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This weeks Land Surveyor's Look at Arizona's Past...

Chapter 77 Land Surveyor Weekly From #04 - To reach Southern Arizona from the East, at the present time, the shortest and most direct route is by way of the Atchison, Topeka, and Santa Fe railroad. This line begins at Kansas City, Missouri, and, passing through Kansas, Colorado, and New Mexico, unites with the Southern Pacific at Deming, 1,149 miles from Kansas City; fare $74, first class. From Deming to Benson, twenty-eight miles from Tombstone, it is 173 miles; fare, $17 30. Daily stage lines run from Benson to Tombstone; fare, $6. From Deming to Tucson it is 219 miles; fare, $21.90—thus making the distance from Kansas City to Tombstone 1,340 miles, and to Tucson, 1,368 miles. Sleeping-cars are run on this route, and passengers have every comfort found in railroad traveling. The time from Kansas City to Tombstone or Tucson is about three days.

To reach Northern Arizona from the East, the traveler takes the Atchison, Topeka, and Santa Fe line to Albuquerque, New Mexico. At this point the Atlantic and Pacific railroad strikes westward, on the thirty-fifth parallel, through Northern Arizona. This road is completed as far as Brigham City, in Apache county, 280 miles from Albuquerque. The fare from Kansas City to Albuquerque is $53. Persons desirous of visiting Northern Arizona will find stages at Brigham City, or at the end of the track, to convey them to Prescott and the principal points in Apache, Yavapai, and Mohave counties. Brigham City is about 180 miles east of Prescott, but the railroad is advancing at the rate of more than a mile a day, and the track will be 50 miles north of the capital of Arizona by the first of July, 1882. Prescott is distant from Kansas City 1,368 miles.

To reach Arizona from California, or the Pacific coast States or Territories, the quickest route is by the Southern Pacific railroad. To North Arizona by this line, the traveler has the choice of two routes from Yuma, by steamer up the Colorado, or by rail to Maricopa. Below we append a table of distances and rates of fare by this route to the principal points in the Territory, from San Francisco: Aubrey, Mohave county—Southern Pacific railroad to Yuma, 731 miles; river steamer, 255 miles; fare, $65. - Benson, Cachise county—Southern Pacific railroad, 1,024 miles; fare, $58. - Casa Grande, Pinal county—Southern Pacific railroad, 913 miles; fare, $52. - Castle Dome, Yuma county—Southern Pacific railroad, to Yuma, 731 miles; river steamer, 22 miles; fare, $49. - Florence, Pinal county—Southern Pacific railroad, to Casa Grande, 913 miles; stage, 22 miles; fare, $57. - Globe City, Gila county—Southern Pacific railroad, to Casa Grande, 913 miles; stage, via Florence; fare, $72. - Mineral Park, Mohave county—Southern Pacific railroad, to Yuma, 731 miles; river steamer to Hardyville, 300 miles; stage, 43 miles; fare, $75. - Pantano (station for Harshaw), Pima county—Southern Pacific railroad, 1,006 miles; fare, $57; by stage to Harshaw, 50 miles. - Phoenix, Maricopa county—Southern Pacific railroad, to Maricopa, 887 miles; stage, 35 miles; fare, $55. - Prescott, Yavapai county—Southern Pacific railroad, to Maricopa, 887 miles; stage, 150 miles; fare, $75. - Tombstone, Cachise county—Southern Pacific railroad, to Benson, 1,024 miles; stage, 31 miles; fare, $62. - Tucson, Pima county—Southern Pacific railroad, 978 miles; fare, $55. - Wilcox, Cachise county—Southern Pacific railroad, 1,064 miles; fare, $60.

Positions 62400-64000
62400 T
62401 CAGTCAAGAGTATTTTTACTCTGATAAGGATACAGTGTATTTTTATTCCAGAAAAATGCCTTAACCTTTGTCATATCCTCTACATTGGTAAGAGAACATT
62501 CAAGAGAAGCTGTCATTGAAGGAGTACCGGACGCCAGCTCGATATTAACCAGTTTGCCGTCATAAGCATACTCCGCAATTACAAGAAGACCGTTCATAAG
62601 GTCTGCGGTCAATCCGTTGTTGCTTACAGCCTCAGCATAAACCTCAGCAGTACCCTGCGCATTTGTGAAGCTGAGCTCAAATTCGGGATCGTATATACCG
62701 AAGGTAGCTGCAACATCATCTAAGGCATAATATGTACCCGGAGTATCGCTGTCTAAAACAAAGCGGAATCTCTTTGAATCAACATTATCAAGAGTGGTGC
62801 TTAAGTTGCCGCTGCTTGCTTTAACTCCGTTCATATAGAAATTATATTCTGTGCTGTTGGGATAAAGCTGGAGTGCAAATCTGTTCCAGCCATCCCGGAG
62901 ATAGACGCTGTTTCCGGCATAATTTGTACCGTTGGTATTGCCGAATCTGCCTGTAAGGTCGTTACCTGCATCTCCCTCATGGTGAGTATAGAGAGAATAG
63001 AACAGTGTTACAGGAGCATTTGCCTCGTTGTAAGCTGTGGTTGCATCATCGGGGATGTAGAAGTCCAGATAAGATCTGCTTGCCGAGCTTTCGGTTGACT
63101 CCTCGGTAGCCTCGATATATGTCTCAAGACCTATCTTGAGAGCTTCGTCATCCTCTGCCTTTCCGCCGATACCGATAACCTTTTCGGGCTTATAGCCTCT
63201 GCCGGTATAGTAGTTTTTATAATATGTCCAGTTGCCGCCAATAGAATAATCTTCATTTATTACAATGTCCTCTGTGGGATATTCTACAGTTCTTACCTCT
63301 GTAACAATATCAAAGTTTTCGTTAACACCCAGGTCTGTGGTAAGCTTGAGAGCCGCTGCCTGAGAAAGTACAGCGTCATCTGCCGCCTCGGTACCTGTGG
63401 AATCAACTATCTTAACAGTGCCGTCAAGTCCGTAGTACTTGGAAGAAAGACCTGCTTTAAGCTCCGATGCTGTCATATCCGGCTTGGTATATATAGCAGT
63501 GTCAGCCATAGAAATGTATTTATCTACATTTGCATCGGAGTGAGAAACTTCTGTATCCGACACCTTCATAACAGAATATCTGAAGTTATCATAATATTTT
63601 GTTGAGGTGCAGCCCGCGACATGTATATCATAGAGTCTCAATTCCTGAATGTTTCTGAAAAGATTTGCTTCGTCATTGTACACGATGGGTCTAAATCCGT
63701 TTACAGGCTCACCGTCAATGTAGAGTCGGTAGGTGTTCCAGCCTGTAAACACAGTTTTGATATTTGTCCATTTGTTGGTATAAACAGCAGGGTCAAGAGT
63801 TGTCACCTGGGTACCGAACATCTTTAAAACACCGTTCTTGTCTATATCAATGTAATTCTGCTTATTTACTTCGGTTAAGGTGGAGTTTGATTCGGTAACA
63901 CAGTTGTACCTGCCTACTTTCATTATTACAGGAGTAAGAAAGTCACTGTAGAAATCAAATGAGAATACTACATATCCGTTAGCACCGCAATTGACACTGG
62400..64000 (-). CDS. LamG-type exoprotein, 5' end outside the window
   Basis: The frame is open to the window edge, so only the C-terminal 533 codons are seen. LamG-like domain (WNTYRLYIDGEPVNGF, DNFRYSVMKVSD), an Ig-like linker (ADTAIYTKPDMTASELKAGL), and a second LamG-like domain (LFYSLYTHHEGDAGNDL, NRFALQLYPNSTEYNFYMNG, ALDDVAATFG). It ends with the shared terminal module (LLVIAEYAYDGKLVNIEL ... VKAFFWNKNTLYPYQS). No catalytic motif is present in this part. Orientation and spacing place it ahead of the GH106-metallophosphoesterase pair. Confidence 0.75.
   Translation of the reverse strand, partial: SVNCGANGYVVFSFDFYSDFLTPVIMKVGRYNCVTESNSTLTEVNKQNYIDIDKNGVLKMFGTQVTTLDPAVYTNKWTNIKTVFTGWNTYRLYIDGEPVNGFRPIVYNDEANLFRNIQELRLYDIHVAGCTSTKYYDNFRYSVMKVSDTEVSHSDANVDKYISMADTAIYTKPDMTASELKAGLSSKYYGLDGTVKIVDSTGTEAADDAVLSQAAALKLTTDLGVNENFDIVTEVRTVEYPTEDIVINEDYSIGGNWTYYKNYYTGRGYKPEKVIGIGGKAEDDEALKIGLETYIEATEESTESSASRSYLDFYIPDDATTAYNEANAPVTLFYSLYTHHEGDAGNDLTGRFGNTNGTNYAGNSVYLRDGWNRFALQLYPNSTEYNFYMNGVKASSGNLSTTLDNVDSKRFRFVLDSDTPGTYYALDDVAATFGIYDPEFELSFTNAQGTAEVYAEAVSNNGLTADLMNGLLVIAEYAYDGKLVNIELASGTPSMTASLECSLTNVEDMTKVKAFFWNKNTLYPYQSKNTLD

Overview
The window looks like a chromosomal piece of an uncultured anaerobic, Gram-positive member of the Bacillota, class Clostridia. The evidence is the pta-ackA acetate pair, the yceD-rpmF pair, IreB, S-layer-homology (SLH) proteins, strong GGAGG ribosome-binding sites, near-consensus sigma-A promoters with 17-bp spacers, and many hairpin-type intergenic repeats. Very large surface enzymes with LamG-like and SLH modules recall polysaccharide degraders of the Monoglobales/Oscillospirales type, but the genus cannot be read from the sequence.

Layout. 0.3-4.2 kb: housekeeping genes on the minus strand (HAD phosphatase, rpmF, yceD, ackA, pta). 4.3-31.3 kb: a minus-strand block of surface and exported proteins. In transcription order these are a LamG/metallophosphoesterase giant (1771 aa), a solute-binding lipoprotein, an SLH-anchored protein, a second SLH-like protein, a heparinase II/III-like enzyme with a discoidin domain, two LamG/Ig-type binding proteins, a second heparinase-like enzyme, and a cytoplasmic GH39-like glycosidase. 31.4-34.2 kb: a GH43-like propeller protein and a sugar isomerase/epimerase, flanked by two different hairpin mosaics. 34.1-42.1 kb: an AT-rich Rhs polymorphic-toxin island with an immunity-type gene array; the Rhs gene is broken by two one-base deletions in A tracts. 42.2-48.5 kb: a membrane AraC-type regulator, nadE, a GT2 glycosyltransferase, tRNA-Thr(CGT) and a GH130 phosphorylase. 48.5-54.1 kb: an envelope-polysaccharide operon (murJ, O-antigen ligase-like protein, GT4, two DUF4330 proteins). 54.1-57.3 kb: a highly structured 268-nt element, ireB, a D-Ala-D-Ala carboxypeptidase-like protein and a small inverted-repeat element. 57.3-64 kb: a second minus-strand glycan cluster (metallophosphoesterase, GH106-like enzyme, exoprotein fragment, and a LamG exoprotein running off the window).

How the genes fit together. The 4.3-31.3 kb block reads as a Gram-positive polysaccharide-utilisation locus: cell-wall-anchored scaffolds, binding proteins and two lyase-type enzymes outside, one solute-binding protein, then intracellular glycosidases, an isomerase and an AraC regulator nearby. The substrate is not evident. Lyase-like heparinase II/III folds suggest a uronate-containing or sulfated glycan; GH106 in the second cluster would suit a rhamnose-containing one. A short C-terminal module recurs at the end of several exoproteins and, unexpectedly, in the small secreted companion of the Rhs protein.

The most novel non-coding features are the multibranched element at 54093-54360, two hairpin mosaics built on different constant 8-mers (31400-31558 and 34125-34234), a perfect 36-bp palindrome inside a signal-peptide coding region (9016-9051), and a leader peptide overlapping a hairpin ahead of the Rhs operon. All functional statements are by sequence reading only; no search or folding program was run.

The fares quoted above are first class. The local rate charged by the Southern Pacific in Arizona is ten cents per mile. From the foregoing it will be seen that all the principal points in Arizona can be visited from the East or the West quickly and comfortably; giving the traveler choice of rail, river, and stage routes through the Territory.

About The Historical Texts

Following is the list of uncopyrighted publications used for the History of Arizona and the Southwest. All can be easily found on-line in PDF format. Sorted by publication date they are:

  1. The Memoir of the Proposed Territory of Arizona - 1857 | By Sylvester Mowry
  2. Arizona and Sonora - 1863 | By Sylvester Mowry
  3. The Territory of Arizona_1874 | By Arizona Legislative Assembly
  4. Resources of Arizona - 1881 | By Arizona Legislative Assembly
  5. The History of Arizona and New Mexico, Volume 17 - 1889 - (Arizona Portion) | By Hubert Howe Bancroft
  6. Titan of Chasms the Grand Canyon - 1906 | By C.A. Higgins, J.W. Powell, Chas.F.Lumins
  7. Reminiscences of a Soldiers Wife - 1907 - (Arizona Portion) | By Ellen McGowan Biddle
  8. The First Through the Grand Canyon - 1915 | By Major John Wesley Powell
  9. The History of Arizona, Volume 1 - 1915 (starting Chapter VII) | By Thomas Edwin Farish
  10. The History of Arizona, Volume 2 - 1915 | By Thomas Edwin Farish
  11. The History of Arizona, Volume 3 - 1916 | By Thomas Edwin Farish
  12. The History of Arizona, Volume 4 - 1916 | By Thomas Edwin Farish
  13. The History of Arizona, Volume 5 - 1918 | By Thomas Edwin Farish
  14. The History of Arizona, Volume 6 - 1918 | By Thomas Edwin Farish
  15. The History of Arizona, Volume 7 - 1918 | By Thomas Edwin Farish
  16. The History Of Arizona, Volume 8 - 1918 | By Thomas Edwin Farish
  17. Arizona the Wonderland - 1917 | By George Wharton James
  18. The Story of Arizona - 1919 | By Will H. Robinson

See our Arizona Land Surveyors weekly Look into Arizona's past.................
Chapter 77 Land Surveyor Weekly From #04 - To reach Southern Arizona from the East, at the present time, the shortest and most direct route is by way of the Atchison, Topeka, and Santa Fe railroad. This line begins at Kansas City, Missouri, and, passing through Kansas, Colorado, and New Mexico, unites with the Southern Pacific at .........Continue to complete Chapter of our Arizona Land Surveyors weekly.

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